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The first volume of Spy Chiefs broadens and deepens our understanding of the role of intelligence leaders in foreign affairs and national security in the United States and United Kingdom from the early 1940s to the present. The figures profiled range from famous spy chiefs such as William Donovan, Richard Helms, and Stewart Menzies to little-known figures such as John Grombach, who ran an intelligence organization so secret that not even President Truman knew of it. The volume tries to answer six questions arising from the spy-chief profiles: how do intelligence leaders operate in different national, institutional, and historical contexts? What role have they played in the conduct of international relations and the making of national security policy? How much power do they possess? What qualities make an effective intelligence leader? How secretive and accountable to the public have they been? Finally, does popular culture (including the media) distort or improve our understanding of them? Many of those profiled in the book served at times of turbulent change, were faced with foreign penetrations of their intelligence service, and wrestled with matters of transparency, accountability to democratically elected overseers, and adherence to the rule of law. This book will appeal to both intelligence specialists and general readers with an interest in the intelligence history of the United States and United Kingdom.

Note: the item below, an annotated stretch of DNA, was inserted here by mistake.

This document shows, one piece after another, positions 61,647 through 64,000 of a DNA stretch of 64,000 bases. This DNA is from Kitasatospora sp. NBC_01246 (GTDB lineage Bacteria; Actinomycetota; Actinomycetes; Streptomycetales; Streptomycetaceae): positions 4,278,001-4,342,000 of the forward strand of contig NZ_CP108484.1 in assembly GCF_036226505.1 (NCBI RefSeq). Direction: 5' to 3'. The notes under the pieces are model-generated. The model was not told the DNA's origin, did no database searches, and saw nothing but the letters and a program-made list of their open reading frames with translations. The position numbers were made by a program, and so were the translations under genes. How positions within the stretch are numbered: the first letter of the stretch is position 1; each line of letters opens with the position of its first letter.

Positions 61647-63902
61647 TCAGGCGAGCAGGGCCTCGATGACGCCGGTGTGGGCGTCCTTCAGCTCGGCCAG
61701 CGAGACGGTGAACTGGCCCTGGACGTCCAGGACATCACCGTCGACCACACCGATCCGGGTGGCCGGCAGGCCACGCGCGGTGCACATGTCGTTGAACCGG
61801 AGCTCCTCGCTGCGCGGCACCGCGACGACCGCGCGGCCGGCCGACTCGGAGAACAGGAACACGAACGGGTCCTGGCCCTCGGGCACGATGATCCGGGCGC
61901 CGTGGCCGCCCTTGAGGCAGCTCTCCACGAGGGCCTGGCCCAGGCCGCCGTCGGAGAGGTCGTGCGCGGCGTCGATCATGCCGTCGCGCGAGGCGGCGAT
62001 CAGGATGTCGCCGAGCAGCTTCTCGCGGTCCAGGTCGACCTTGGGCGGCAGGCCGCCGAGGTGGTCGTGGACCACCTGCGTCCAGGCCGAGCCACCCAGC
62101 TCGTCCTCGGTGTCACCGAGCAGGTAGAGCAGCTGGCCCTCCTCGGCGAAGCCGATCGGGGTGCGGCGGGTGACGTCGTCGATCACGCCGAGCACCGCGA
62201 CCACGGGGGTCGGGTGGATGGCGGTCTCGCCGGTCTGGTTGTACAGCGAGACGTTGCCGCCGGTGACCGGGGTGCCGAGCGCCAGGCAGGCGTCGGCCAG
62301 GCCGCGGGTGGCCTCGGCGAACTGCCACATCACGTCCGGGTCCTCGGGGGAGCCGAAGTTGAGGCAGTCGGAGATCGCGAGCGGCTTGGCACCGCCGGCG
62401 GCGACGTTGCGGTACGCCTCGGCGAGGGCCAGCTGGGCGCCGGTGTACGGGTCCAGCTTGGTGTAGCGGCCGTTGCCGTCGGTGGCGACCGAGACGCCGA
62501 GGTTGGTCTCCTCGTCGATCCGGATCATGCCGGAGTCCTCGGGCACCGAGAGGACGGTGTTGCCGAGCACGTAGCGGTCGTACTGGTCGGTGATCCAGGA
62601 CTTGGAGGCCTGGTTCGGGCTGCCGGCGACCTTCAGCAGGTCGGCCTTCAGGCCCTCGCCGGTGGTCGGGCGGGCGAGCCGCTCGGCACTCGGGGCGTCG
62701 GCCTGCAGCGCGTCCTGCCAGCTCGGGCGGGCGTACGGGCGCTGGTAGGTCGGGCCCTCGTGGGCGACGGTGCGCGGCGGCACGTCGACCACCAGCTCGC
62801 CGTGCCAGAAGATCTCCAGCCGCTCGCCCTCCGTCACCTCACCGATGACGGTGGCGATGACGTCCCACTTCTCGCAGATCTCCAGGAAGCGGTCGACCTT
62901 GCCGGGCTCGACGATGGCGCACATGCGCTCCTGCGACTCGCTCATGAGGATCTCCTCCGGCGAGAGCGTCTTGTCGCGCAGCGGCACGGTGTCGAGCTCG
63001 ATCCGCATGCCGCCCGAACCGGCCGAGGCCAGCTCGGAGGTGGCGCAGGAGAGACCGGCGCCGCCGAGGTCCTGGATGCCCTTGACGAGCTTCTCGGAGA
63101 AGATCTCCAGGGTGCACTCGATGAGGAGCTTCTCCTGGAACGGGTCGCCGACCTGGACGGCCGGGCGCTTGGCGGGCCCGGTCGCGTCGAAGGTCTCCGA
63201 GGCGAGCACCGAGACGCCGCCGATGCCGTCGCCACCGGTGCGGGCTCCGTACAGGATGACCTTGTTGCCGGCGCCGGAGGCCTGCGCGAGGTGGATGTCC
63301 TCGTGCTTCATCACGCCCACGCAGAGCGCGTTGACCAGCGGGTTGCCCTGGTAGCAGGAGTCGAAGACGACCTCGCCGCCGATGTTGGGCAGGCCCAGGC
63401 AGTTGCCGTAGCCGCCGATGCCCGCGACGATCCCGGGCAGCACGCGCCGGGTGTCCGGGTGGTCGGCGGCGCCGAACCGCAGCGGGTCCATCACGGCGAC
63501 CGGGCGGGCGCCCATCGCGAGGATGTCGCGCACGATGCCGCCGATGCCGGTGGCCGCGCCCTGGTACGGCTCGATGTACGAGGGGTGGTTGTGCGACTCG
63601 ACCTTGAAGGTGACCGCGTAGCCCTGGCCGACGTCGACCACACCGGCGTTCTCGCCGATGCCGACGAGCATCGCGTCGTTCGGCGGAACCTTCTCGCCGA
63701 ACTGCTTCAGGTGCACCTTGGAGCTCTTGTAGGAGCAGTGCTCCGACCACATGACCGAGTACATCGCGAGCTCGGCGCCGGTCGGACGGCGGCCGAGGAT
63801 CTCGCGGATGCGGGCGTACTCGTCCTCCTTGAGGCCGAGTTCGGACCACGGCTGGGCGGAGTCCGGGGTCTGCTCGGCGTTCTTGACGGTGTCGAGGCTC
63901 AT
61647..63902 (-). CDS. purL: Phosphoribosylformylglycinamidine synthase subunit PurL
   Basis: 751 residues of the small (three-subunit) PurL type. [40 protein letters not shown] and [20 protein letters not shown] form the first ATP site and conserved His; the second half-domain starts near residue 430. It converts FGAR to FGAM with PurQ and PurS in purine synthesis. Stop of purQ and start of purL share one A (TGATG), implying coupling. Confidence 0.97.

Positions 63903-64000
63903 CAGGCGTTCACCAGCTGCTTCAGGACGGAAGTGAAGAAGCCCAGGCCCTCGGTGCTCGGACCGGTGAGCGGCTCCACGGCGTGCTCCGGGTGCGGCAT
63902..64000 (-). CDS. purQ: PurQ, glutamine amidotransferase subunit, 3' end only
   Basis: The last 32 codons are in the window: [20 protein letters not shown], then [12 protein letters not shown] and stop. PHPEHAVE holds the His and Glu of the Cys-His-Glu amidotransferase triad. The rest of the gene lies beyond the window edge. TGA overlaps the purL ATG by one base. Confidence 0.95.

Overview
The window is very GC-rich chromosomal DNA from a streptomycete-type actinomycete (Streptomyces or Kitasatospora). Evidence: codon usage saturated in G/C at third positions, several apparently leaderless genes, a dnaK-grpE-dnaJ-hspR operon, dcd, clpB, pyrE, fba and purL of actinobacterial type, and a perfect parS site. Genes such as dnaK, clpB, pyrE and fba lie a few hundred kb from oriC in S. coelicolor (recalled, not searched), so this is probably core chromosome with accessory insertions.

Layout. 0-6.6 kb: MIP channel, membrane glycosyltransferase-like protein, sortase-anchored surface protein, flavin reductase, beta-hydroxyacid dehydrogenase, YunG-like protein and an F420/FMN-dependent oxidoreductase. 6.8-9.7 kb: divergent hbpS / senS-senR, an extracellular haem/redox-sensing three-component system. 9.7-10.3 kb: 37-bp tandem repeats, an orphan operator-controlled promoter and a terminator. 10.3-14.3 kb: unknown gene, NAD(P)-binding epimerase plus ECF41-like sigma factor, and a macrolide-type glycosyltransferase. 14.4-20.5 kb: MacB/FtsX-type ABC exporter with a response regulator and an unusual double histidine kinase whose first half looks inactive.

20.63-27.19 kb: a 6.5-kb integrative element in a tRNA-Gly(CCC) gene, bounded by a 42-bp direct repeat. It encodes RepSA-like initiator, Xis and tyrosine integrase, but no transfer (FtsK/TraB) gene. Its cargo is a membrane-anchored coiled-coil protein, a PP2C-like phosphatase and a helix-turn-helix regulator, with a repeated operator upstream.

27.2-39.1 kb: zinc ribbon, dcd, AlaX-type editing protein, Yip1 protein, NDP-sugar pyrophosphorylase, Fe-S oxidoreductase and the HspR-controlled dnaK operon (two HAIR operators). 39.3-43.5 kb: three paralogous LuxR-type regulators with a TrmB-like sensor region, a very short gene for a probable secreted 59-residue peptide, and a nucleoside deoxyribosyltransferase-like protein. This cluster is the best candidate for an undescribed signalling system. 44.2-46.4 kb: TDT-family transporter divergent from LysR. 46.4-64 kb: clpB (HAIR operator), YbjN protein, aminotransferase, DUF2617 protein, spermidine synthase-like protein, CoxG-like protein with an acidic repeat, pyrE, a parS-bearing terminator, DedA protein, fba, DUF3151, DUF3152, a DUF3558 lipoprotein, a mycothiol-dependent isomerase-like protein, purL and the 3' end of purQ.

The second volume of Spy Chiefs goes beyond the commonly studied spy chiefs of the United States and the United Kingdom to examine leaders from Renaissance Venice to the Soviet Union, Germany, India, Egypt, and Lebanon in the twentieth century. It provides a close-up look at intelligence leaders, good and bad, in the different political contexts of the regimes they served. The contributors to the volume try to answer the following questions: how do intelligence leaders operate in these different national, institutional and historical contexts? What role have they played in the conduct of domestic affairs and international relations? How much power have they possessed? How have they led their agencies and what qualities make an effective intelligence leader? How has their role differed according to the political character of the regime they have served? The profiles in this book range from some of the most notorious figures in modern history, such as Feliks Dzerzhinsky and Erich Mielke, to spy chiefs in democratic West Germany and India.